Secondly, the key part of “the fall into violence” takes place in language. It is a kind of violence that is produced by a language in relation to some specific individuals, and that takes the shape of a direct bodily harm that causes the interruption of a sustainable kind of relationship between individual bodies. “Non-citizen” does not have to use weapons for a violence to be applied. S/he acts primarily on the minds of the others and on language as a collective-body maker. Think of the relations as presented in the visual scheme from Part Two. How violence further develops, and in what direction – this depends on many other factors. However, as soon as one witnesses ‘a violent language’, that is, the language that dediscoursifies the relationship between two discourse-users, one also witnesses a problematic, tense, and partially violent relationship; one witnesses a period of barbarism and the prevention of the possibility of the rule of law including the contract-, or treaty-making.

Thirdly, it is important to realize timely that both violence and language are parts of a single human nature. It is a nature as a process, not a fixed property such as giraffe’s long neck. Assuming that language is a ‘secondary nature’, a kind of super-structure founded on individual human bodies, we also need to assume that the nature is fragile and insecure. Such kind of nature can happen to act against itself. Hence, this is the key reason why I think that the notion of ‘violence’ needs to be taken in a wider sense than is usually done. Violence is generally viewed as a noisy process, aggressive, potentially deadly; however, often it is quiet, insidious, and hardly visible; and it has nothing to do with the blood, or starvation, or murder. Often it is in fact promoted as part of ‘high culture’, in philosophical seminars, as part of ‘science’ and ‘art’, often even takes the form of law-enforcement or judicial decision-making. Often, it has the form of self-deception, inner insecurity, or pathology, or endorsement of something without proof, ‘ideology’ that goes without saying, but in a wrong way….

Fourthly, what we see as the transformation of a violent language into more tangible forms of violence should not be described as ‘preference of violence over language’ as a conflict-resolving means. In fact, the parties involved do not make a conscious choice; hence, they do not really form a preference. As soon as a viable discourse is ‘removed’ through being poisoned by dediscoursifying kinds of communication, you will witness silence, or the belief that language is inefficient and that the consultations, laws, advice (any discursive form) are unlikely to be of help. And that is what is most problematic at the time of outbreak of, for instance, armed violence. We do not see its end because we do not see the most elementary forms of human trust: whatever expression is made by the other, we see it as a deception, an insult, or an enemy’s shouting. Of course, the process may last for a brief, but also a longer period of time.[10]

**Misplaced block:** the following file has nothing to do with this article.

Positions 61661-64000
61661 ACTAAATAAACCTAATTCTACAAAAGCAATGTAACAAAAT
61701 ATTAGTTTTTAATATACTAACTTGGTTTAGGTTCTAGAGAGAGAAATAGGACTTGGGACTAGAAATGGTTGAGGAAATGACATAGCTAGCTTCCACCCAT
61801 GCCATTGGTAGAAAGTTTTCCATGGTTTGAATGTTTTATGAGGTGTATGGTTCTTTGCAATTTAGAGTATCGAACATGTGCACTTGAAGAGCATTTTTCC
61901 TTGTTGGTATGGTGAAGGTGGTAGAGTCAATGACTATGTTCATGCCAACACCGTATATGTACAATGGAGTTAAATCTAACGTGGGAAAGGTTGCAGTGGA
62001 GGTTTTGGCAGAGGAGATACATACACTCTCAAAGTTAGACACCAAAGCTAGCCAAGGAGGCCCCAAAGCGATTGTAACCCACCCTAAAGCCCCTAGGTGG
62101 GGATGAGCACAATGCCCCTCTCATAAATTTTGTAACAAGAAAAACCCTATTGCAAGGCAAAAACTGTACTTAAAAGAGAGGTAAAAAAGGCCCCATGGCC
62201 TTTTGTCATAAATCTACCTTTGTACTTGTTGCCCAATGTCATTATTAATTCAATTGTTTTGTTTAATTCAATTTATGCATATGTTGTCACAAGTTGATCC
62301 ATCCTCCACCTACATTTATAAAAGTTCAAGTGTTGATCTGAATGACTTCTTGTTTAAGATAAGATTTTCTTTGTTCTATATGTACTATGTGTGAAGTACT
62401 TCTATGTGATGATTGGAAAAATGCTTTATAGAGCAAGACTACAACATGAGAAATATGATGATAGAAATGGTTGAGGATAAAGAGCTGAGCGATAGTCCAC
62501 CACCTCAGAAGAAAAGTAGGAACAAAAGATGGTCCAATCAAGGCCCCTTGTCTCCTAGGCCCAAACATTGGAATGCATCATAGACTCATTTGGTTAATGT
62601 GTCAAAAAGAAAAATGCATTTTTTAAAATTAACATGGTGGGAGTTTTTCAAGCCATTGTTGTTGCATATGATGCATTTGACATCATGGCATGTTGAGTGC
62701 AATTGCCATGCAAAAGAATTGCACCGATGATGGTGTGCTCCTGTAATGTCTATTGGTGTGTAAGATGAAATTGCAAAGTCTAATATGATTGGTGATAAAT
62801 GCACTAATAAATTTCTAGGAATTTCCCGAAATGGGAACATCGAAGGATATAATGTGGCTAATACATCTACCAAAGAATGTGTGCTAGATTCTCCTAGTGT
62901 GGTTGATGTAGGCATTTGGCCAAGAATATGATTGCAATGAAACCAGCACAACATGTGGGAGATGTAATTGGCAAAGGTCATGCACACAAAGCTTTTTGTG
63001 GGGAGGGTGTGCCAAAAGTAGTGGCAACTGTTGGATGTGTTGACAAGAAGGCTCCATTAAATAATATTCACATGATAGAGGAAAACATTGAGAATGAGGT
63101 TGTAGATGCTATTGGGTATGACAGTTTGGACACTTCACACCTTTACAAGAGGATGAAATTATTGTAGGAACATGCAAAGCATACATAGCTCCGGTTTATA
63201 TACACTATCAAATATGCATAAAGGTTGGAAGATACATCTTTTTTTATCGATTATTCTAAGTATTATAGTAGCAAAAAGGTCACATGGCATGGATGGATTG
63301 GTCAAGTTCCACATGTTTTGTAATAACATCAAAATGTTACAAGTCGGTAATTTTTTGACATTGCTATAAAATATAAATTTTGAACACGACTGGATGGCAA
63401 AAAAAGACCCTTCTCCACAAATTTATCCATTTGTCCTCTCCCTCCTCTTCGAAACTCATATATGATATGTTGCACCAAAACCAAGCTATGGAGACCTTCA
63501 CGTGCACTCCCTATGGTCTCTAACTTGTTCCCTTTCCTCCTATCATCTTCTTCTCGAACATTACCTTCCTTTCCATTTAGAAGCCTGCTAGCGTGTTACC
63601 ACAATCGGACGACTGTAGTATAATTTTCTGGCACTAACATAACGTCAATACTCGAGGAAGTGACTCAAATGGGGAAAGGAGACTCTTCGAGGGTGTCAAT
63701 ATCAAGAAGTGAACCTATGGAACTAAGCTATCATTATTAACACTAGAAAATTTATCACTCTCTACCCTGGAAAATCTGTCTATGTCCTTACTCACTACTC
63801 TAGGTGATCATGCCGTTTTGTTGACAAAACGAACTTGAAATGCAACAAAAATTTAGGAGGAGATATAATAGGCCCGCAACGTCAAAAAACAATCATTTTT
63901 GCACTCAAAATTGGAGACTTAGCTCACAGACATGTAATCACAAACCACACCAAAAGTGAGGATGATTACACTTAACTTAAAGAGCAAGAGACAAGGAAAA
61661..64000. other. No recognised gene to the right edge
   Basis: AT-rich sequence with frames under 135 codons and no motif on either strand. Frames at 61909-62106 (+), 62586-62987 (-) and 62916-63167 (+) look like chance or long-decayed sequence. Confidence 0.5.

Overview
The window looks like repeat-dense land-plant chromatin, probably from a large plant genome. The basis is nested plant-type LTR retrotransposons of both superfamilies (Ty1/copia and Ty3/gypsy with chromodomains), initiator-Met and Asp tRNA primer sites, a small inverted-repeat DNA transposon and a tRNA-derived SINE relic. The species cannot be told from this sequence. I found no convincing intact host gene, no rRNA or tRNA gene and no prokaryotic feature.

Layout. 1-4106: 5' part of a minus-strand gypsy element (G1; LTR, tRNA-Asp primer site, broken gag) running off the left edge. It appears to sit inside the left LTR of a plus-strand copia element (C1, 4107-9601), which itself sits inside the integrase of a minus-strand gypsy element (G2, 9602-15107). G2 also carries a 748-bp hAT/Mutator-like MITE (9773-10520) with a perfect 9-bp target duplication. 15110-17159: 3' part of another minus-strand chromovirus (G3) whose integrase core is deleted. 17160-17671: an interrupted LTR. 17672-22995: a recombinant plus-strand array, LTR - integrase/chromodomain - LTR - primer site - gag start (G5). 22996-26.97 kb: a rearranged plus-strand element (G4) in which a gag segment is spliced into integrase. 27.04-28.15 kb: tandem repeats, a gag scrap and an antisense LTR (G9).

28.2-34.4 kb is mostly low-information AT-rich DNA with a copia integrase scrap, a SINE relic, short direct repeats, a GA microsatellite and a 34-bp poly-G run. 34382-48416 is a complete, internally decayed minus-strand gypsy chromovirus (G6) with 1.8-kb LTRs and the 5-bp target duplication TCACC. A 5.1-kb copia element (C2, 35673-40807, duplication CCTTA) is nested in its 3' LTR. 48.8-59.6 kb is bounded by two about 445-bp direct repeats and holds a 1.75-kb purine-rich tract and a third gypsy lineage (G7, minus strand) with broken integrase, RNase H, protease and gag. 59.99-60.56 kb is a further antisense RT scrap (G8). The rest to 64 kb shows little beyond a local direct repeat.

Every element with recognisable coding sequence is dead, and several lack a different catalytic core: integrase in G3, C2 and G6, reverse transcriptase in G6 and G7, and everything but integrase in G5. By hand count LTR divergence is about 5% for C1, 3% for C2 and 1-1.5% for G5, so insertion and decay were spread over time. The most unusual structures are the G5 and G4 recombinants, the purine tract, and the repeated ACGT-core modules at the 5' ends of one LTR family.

One can here ask an important question: does Isocratic tradition imply too high, or unrealistic, criteria?

I do not think that the very question is based on realistic assumptions. First, some norms pertaining to the use of language, such as the norm of the stability of meaning, or of truth and argumentation, are built into us through the process of language-learning. Of course, sometimes it is unclear where the truth lies, or who has got a more persuasive argument on her side. However, this does not mean that the norms concerned are not valid; it only means that, in a specific condition, we can be unclear about the best way of implementing the norms.

Furthermore, the respect of norms is not really the key aspect of Isocratic tradition. Hence, I suggest that the respect does not secure the most important part of the shield against violence. The matters are in fact much simpler, much less demanding, and thus more realistic. Assuming that the key norms are simply internalized as part of the process of language-learning, one additional key virtue is required for us to remain faithful to Isocratic tradition, and avoid the fall into violence or barbarism: the source of the virtue is in meta-linguality, our capacity to discuss on language by a meta-language. Meta-linguality enables one to self-correct, which means that the linguistic capacity is underlined by the sense of self-reflection, or critical self-examination: one endowed with such a virtue can easily correct oneself, meaning that one is also very much aware of her or his own fallibility and corrigibility. Imagine now that the virtue is promoted across a society, as a social virtue; imagine thus that a society attempts to identify and remove the conditions as exemplified by the aforementioned visual scheme, the situation of ‘Polynices’ slavery at Argos.’ In such a sense, the adherence to Isocratic tradition does not involve too high, or unrealistic, criteria.[11] This further means that ‘being a human’, within the tradition, is not an especially demanding feature.